Shorter Treatment of Breast Cancer with Trastuzumab May Lead to Improved Results
A significantly shorter course of trastuzumab achieved improved outcomes for patients.
Patients with breast cancer who received trastuzumab (Herceptin) for 9 weeks during postsurgery chemotherapy might experience improved health outcomes compared with patients who received the drug for 12 months.1
Trastuzumab is a monoclonal antibody used to treat HER2 receptor-positive breast cancer.
The British National Health Service (NHS) currently recommends 12 months of trastuzumab. Researchers estimated the 9-week course would save the NHS $121.7 million (£100 million) annually.
In the United States and the United Kingdom, breast cancer is the most common cancer in women. Approximately 1 in 4 women with early-stage breast cancer have HER2-positive disease. HER2-positive breast cancer is more aggressive.
Treatment with trastuzumab along with chemotherapy in the HER2-positive population has resulted in significant increases in survival and has extended remission. Trastuzumab, however, is expensive and can cause serious adverse effects.
The British National Institute for Health and Care Excellence approved trastuzumab in 2006. At the time, the report from the Evidence Review Group stated a need for research on the effects of using trastuzumab for shorter periods of time.
This research assessed health outcomes from 2 trials in which cohorts received no trastuzumab, 9 weeks of trastuzumab, or 12 months of trastuzumab. Each study followed patients for 5 years after trastuzumab administration.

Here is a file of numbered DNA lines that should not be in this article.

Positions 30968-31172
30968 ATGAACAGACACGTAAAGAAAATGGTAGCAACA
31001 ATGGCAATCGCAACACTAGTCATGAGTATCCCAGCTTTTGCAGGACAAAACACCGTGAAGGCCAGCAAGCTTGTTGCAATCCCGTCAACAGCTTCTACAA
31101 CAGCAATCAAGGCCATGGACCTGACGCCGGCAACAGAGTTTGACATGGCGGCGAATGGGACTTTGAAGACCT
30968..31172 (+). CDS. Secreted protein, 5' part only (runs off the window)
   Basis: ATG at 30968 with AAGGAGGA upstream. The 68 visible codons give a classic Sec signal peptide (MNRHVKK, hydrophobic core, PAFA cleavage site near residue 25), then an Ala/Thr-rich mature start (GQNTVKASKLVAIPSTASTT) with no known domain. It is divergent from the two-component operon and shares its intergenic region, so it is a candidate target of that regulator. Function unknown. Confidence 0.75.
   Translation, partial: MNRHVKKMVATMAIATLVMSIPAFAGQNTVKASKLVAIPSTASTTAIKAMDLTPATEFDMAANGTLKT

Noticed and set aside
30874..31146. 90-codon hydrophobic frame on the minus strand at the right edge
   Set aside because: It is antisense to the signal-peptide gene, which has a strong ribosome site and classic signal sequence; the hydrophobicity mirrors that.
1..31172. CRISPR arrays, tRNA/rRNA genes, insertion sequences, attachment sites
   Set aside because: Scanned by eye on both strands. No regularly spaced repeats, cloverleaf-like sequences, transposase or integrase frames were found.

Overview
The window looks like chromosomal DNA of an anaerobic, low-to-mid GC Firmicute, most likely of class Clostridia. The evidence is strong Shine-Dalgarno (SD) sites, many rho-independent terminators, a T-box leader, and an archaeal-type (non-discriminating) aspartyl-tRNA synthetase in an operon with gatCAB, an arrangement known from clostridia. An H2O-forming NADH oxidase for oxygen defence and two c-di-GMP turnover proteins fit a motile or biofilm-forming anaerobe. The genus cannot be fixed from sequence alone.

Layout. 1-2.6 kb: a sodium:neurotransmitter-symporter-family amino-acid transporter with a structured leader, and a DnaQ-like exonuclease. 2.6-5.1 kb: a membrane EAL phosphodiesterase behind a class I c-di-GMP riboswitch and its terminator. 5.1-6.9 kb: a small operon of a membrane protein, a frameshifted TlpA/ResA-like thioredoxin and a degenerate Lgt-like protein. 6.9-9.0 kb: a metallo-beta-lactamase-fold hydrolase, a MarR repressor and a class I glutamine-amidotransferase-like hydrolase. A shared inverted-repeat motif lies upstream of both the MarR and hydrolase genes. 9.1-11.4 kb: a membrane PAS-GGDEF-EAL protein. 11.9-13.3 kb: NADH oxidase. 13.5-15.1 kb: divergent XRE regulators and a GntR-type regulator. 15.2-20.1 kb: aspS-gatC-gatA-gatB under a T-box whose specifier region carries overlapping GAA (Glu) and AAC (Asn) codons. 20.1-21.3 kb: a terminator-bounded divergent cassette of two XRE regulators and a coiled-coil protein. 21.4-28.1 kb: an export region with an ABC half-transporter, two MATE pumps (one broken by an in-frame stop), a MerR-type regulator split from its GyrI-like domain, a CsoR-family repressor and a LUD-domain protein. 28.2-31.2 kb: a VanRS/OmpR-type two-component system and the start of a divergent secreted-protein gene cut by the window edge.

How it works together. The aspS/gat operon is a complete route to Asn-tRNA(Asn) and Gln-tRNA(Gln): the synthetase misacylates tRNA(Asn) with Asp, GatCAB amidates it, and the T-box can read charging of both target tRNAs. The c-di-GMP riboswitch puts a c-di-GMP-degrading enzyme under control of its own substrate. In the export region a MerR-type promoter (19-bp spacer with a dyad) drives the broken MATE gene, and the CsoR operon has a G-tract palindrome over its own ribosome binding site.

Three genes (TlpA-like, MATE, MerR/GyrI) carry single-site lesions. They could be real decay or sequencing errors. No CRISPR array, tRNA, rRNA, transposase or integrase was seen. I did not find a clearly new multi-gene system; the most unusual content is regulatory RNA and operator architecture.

In total, 2149 patients received the drug for 12 months, 54 received the drug for 9 weeks, and 1131 did not receive the drug.
Researchers examined overall survival, rates of secondary cancer, and rates of heart attack. Part of the analysis predicted disease status and quality of life for the next 50 years to suggest long-term effects.
"Overall, our results suggest that the 9-week option could be the best option for both patients and the NHS, as it is apparently just as effective as the 12-month duration, safer in terms of leading to fewer cardiac side effects, and cheaper," said Caroline Clarke, MSci, research associate at University College London Institute of Epidemiology and Health Care, London, England.
Notably, the interpretation of the results is limited especially given the small size of the 9-week cohort.
Reference1. Clarke CS, Hunter RM, Shemilt I, Serra-Sastre V. Multi-arm cost-effectiveness analysis (CEA) comparing different durations of adjuvant trastuzumab in early breast cancer, from the English NHS payer perspective. PLoS One. 2017;12(3):e0172731. doi: 10.1371/journal.pone.0172731.